12. The first time I heard of Karl May and his impact on the German people was when I started touring in Germany in the early 1990's.

    At first I thought it was a joke, after all how could a German school teacher, locked up for petty thievery, who had never been to the USA, know anything about the American west! After hearing over and over about Winnetou and Old Shatterhand, I surrendered and found myself lost in the magic of Karl May's noble western heroes.

    I spent a few years traveling in the American west, sitting around many a campfire sharing songs and stories with old cowpokes.

    A few years ago I brought my German friend on a cross country jaunt to see the west. There in the old town of Tombstone we discovered a showcase dedicated to the German writer. So even though he himself never made it past Buffalo New York, his spirit lives on and found it's way into the heart of the west.

  13. I have to admit, I have never read any of Karl May. When I asked my German-born mother if she had ever read him, she made a face and said "that's for children". I think now she looked down on these books as not being high literature. I am not nearly so discerning and am now thinking I have missed out on some great adventures. I think I'll have to read the copies my husband has on his bookshelf!

  14. Rik: How wonderful to know that Karl May and his creations found their way to Tombstone, of all places! The spirit of Winnetou would be pleased!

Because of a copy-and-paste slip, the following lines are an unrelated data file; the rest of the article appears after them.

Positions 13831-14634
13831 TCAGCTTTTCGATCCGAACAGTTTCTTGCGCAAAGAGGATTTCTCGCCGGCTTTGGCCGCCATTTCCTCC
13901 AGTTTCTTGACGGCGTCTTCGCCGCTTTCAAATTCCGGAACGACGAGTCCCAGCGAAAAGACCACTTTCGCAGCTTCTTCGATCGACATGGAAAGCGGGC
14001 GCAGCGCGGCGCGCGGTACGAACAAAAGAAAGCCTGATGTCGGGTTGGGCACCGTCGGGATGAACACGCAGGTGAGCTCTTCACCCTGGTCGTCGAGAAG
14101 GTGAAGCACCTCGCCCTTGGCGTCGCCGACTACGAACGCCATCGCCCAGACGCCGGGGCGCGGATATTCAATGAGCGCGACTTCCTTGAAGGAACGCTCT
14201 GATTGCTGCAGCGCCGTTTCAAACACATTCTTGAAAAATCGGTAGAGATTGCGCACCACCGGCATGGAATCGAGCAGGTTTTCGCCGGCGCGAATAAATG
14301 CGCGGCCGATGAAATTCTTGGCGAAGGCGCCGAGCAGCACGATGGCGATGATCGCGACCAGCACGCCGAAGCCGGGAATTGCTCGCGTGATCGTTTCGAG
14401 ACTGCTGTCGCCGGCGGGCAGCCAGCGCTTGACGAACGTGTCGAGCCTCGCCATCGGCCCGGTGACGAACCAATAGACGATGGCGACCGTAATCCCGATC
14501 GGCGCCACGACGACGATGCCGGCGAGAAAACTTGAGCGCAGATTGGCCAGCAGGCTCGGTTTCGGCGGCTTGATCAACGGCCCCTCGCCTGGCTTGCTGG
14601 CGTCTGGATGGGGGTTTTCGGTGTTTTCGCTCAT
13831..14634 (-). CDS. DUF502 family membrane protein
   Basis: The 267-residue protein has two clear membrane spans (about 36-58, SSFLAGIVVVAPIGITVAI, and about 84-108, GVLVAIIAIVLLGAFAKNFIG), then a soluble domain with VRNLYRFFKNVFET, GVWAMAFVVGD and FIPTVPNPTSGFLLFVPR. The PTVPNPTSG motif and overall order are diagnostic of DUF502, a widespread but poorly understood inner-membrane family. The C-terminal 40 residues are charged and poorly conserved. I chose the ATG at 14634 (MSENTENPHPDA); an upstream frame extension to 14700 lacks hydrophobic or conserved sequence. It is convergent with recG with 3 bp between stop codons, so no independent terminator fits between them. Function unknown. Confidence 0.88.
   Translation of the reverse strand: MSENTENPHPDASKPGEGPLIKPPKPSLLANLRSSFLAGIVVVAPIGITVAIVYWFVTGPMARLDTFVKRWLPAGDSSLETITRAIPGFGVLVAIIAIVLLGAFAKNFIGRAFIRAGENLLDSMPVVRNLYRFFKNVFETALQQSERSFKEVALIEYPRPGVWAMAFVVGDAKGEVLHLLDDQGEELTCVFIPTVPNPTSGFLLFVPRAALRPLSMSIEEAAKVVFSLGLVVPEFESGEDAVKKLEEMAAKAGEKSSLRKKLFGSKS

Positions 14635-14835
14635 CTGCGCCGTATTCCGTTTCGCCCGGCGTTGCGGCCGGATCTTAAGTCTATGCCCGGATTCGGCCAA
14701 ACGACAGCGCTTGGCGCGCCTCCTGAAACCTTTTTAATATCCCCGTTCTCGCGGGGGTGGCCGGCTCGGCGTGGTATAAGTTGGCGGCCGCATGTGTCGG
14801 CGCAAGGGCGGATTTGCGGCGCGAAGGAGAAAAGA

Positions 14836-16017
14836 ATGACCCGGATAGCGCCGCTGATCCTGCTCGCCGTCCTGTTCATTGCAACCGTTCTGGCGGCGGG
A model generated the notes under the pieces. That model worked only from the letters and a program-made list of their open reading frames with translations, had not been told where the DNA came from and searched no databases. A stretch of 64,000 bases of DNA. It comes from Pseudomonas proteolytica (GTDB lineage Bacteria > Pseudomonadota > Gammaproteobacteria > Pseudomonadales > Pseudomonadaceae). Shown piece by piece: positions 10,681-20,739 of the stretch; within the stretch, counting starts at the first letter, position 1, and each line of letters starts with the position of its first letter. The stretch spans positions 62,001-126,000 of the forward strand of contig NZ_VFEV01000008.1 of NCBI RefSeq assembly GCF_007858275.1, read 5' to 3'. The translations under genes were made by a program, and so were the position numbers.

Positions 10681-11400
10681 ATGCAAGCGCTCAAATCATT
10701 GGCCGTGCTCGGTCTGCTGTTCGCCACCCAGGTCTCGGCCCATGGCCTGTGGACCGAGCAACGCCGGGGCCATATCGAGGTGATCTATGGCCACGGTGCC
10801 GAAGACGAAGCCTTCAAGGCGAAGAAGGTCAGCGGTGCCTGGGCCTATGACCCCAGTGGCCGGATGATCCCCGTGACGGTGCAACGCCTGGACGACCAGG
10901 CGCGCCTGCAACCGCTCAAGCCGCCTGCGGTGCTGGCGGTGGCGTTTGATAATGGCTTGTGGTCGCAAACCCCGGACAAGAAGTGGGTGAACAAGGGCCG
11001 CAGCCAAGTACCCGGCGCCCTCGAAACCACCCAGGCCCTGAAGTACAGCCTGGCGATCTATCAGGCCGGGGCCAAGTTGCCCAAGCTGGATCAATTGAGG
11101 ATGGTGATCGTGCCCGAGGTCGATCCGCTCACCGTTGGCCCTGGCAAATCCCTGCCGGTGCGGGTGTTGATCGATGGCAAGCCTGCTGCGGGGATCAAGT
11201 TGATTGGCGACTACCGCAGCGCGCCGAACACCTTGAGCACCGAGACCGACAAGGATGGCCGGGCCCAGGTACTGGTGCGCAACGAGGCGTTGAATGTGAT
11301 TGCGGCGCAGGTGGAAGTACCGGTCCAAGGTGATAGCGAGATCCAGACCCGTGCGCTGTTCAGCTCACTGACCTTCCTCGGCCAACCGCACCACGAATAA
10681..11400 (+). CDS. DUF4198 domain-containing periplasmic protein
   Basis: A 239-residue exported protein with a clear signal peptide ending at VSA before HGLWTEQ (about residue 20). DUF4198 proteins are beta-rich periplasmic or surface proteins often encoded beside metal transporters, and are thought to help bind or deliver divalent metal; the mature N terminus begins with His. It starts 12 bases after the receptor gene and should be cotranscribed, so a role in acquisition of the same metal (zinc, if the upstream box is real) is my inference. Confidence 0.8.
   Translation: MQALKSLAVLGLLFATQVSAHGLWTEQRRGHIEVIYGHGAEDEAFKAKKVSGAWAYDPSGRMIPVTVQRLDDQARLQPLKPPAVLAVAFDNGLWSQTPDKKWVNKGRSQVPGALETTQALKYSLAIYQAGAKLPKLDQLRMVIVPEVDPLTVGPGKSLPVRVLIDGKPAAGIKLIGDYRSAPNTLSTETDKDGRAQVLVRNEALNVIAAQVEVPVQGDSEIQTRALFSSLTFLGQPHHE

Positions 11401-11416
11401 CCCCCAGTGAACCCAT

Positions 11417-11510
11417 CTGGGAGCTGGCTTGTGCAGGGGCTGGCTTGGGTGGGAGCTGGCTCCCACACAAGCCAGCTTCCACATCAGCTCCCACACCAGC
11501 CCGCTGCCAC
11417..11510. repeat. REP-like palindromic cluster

Marianna: I still find gems in books "for kids." Harry Potter? Lord of the Rings? I'm not even too proud to admit that I learned a lot about language from Dr. Seuss. Hope you enjoy your visit with the Apache brave!

  15. Rebecca, thank you so much for writing about Karl May. It's so interesting that someone who'd never set foot in the Wild West can write so passionately about it. And even as an adult, I still find some books "for kids" a treat to read.

  16. Thanks for having me, Alli!

    Karl May clearly captured something, even if it wasn't necessarily the Wild West.

    But sci-fi writers (and us historical writers too) HAVE to write passionately about places we can never actually go. Imagination counts (plus obsessive research).

  17. Linda Rodriguez is the winner of this week's Novel Adventurers' contest. She wins a copy of Rebecca Cantrell's latest historical suspense novel, A GAME OF LIES. Congratulations, Linda!